Happy Frieze week everyone! This year around it’s busier than usual with lots of major exhibitions openings, new galleries, new gallery shows and lots of art fairs. In fact you can be rushed off your feet all week without even setting foot in Regent’s Park.
But I did make it across to Frieze and spent six hours there which is actually quite short given how much there is in the sculpture park, Frieze and Frieze Masters – I’ll cover Masters in a separate article.
And now on to the big one – enough has been said about how it’s just a play pit for the super-rich and that it’s not truly representative of what art’s all about. Anyone who thinks that probably isn’t reading this review anyway, it’s best to take the advice of my fellow writer Daniel Barnes – throw yourself into it and enjoy it for what it is.
As with any luxury item for sale, it’s important to not look like you’re trying to sell so the usual aloof gallery assistants are back paying attention only to their laptops and phone and there’s never a price tag to be seen except at smoothie cafes and magazine subscription stands.
But this year some galleries have taken it to extreme and actually tried to look like they have nothing to sell, in fact what they have may actually be unsellable. But it’s all just a big statement to make it clear they are on the big guns or that others should now take notice of them. I’ve created a list of these galleries below:
6 galleries not trying to sell anything … but really they are
JP Morgan bought 23 Wall Street and only built four stories compared to the high rises surrounding it. It’s rumoured that he did this to show that he could buy a piece of prime real estate and didn’t need to maximise its utility, simply because that’s how wealthy he was.
The Gagosian stand feels very similar as it’s been converted into a giant play area including a dice that children are welcome to climb in and out of. It’s fun but it also makes it clear that Larry Gagosian is the world’s biggest art dealer and can do whatever he wants at Frieze.
2. Hauser & Wirth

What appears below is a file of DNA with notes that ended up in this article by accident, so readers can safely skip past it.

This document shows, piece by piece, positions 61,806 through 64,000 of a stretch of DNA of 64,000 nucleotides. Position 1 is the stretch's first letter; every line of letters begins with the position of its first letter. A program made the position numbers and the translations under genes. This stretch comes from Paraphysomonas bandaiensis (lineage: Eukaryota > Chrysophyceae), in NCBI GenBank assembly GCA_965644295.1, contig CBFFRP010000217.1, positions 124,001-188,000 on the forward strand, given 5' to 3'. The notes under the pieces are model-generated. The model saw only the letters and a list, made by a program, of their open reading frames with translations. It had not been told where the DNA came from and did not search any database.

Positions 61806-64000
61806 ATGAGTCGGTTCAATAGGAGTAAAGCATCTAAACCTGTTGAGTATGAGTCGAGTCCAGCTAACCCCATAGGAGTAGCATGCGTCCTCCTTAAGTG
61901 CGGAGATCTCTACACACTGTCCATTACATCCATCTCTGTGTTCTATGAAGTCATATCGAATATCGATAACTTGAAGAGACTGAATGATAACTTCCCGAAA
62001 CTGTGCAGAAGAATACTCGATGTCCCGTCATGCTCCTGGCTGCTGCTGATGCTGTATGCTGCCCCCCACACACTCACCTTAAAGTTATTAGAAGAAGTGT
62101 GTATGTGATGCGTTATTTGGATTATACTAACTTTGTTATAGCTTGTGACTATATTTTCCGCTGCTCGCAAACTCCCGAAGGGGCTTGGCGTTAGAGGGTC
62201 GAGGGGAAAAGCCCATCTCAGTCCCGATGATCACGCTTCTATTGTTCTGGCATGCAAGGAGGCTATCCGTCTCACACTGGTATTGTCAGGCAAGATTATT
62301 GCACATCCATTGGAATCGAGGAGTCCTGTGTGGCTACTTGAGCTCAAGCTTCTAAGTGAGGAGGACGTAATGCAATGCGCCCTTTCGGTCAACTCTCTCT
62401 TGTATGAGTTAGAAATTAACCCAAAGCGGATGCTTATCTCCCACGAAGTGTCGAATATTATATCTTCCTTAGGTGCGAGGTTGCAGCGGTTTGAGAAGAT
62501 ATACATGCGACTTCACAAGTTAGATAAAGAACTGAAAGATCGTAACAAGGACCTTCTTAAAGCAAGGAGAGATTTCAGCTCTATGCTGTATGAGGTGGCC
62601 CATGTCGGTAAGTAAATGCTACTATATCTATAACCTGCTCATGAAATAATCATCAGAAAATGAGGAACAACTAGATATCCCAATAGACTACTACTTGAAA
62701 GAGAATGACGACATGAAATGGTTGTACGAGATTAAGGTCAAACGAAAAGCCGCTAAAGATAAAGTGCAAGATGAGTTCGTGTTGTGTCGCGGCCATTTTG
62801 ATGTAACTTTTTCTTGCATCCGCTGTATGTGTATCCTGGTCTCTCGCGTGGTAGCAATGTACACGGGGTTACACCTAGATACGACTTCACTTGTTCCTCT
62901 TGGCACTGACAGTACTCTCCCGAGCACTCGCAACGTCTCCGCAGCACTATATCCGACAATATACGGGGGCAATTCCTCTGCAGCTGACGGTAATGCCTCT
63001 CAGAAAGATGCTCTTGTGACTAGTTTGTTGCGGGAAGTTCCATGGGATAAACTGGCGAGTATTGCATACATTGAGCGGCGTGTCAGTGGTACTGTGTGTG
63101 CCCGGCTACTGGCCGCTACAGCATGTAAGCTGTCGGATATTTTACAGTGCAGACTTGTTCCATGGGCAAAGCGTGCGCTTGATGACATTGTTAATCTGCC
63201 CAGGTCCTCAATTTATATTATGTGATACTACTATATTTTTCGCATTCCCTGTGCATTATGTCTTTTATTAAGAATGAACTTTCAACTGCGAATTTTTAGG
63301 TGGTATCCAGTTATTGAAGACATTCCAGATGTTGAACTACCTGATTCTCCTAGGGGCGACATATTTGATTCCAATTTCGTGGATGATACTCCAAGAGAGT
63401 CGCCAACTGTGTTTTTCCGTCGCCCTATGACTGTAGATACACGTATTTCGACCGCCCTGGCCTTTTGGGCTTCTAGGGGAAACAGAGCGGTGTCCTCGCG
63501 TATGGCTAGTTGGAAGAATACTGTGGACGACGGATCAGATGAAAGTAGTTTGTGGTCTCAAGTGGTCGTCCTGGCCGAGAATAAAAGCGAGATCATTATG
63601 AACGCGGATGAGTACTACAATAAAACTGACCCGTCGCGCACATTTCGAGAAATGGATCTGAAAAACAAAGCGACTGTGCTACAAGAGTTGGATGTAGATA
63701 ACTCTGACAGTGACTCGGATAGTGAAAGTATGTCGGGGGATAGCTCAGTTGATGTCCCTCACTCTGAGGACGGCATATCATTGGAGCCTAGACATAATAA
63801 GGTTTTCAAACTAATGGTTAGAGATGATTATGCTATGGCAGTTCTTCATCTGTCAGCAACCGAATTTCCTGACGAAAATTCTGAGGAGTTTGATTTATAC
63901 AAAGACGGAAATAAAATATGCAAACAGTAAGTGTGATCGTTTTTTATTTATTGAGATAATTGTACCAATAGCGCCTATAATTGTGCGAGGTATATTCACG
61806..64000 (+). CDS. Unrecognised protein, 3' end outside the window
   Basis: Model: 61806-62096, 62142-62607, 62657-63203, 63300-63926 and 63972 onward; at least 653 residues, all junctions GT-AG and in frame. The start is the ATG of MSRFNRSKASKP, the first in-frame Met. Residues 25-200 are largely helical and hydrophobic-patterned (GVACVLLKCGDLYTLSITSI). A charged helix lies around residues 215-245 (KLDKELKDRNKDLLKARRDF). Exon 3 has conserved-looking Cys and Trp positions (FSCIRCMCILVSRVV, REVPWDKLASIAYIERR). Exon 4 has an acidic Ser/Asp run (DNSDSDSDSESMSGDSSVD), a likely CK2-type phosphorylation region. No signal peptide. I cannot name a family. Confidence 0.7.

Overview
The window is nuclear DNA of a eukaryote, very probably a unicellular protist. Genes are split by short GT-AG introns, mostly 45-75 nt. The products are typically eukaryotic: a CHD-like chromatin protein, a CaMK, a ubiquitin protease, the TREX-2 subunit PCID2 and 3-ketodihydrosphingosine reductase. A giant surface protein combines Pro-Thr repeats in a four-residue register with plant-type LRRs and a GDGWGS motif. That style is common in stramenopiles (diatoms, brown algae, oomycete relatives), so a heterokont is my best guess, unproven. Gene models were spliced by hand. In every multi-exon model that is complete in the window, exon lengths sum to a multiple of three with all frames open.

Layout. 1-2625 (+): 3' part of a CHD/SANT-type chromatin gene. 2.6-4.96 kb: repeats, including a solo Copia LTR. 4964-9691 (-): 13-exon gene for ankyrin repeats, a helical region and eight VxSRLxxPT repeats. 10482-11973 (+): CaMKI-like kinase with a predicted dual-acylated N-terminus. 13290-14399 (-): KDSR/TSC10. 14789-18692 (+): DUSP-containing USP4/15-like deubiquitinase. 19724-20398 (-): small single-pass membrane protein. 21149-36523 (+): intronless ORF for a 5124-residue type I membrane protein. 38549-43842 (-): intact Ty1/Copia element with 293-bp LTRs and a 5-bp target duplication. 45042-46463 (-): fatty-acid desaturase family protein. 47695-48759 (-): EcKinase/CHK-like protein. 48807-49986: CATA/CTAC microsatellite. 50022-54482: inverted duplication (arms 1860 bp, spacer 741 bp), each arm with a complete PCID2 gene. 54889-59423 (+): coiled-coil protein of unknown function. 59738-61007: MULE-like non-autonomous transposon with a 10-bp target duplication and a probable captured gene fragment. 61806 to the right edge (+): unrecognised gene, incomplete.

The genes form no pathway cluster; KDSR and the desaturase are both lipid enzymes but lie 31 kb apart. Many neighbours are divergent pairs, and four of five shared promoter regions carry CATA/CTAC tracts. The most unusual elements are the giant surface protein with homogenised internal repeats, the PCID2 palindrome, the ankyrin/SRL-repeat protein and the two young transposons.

Much attention has been given to this booth curated by Mark Wallinger and it was definitely the busiest at the fair. The works are hung salon style and it’s really hard to appreciate anything but the most noticeable ‘work’ is a guard sleeping in the corner. I thought it could be a comment on how there is always a fair representation of black guards at galleries but not visitors. But this can’t be the case, this is Frieze after all and that sought of controversy wouldn’t be tolerated.
3. Green Tea gallery
Now this is the safe kind of controversy Frieze welcomes. Tea is made with ingredients from around Fukushima that are perfectly safe but are people brave enough to drink it. I did see several queuing it for it and it’s just the kind of false danger that will appeal at Frieze. It’s also part of the ‘Live’ programme, which is new to this year’s Frieze and includes a bizarre furniture installation by Rodeo gallery from Istanbul.
4. Dan Gunn
The Focus section is all about pushing the boat out and makes up this and the next two items. In what appears to be a fallout shelter complete with bar and an arcade machine with game about building a shelter (how self-referential can you get), sits a man at the bar. Is he with the gallery? Does he know he’s at an art fair? Can I take one of the books on the shelves? Who knows.
5. Carlos / Ishikawa
This East London gallery’s stand just looks like a mess, or as if a bomb went off in a studio with clutter everywhere and artworks on the floor, on the table and hanging off the walls. It’s meant to be anarchic but you can’t be in a corporative art fair and still consider yourself anarchic.
6. Sadie Coles
Back in the main exhibition space we have a brightly coloured forest covering the walls as a bronze gorilla picks up a pond to gaze at its own reflection. It feels like a dream world combination of two very different works that complement each other surprisingly well.
There are also some impressive individual works on display but it was all about the curated booth this year and once again Gagosian has re-asserted itself at the top of the pile. As for the fair itself, it felt spacious despite hosting ten more galleries this year and wasn’t busy on the opening day – an all round pleasant, if tiring, experience.
It’s still ridiculously expensive if all you want to do is see some art and you’re better off visiting London’s galleries for that. Visiting Frieze is only for those interested in what’s selling in the art market.
Frieze sculpture park
This was my favourite section last year. It’s free to view, fun and accessible without any of the lavish ‘you can’t afford this’ trappings of the main fair. The public always love it and it’s a great distraction for anyone wandering or jogging through the park.
This is another year of eye-catching sculptures like a Yayoi Kusama pumpkin, a large scale toy dinosaur and nobody will miss the giant caricatured cross between Pinocchio and Mickey Mouse by KAWS (pictured above).
The downside is that it has none of the satire of last year, which poked fun at the opulent Frieze next year. The one exception and my favourite on display is Martin Creed’s playful destruction of the still life genre as he tears apart some flowers on screen (pictured below).
It’s still fun to wander round and if you can’t turn up in time for a curator’s tour the Art Fund app is an invaluable guide to all the artworks on display.
Frieze London is on until 18 October in Regent’s Park.
Photographs copyright Creative Review, Observer, Guardian & Tabish Khan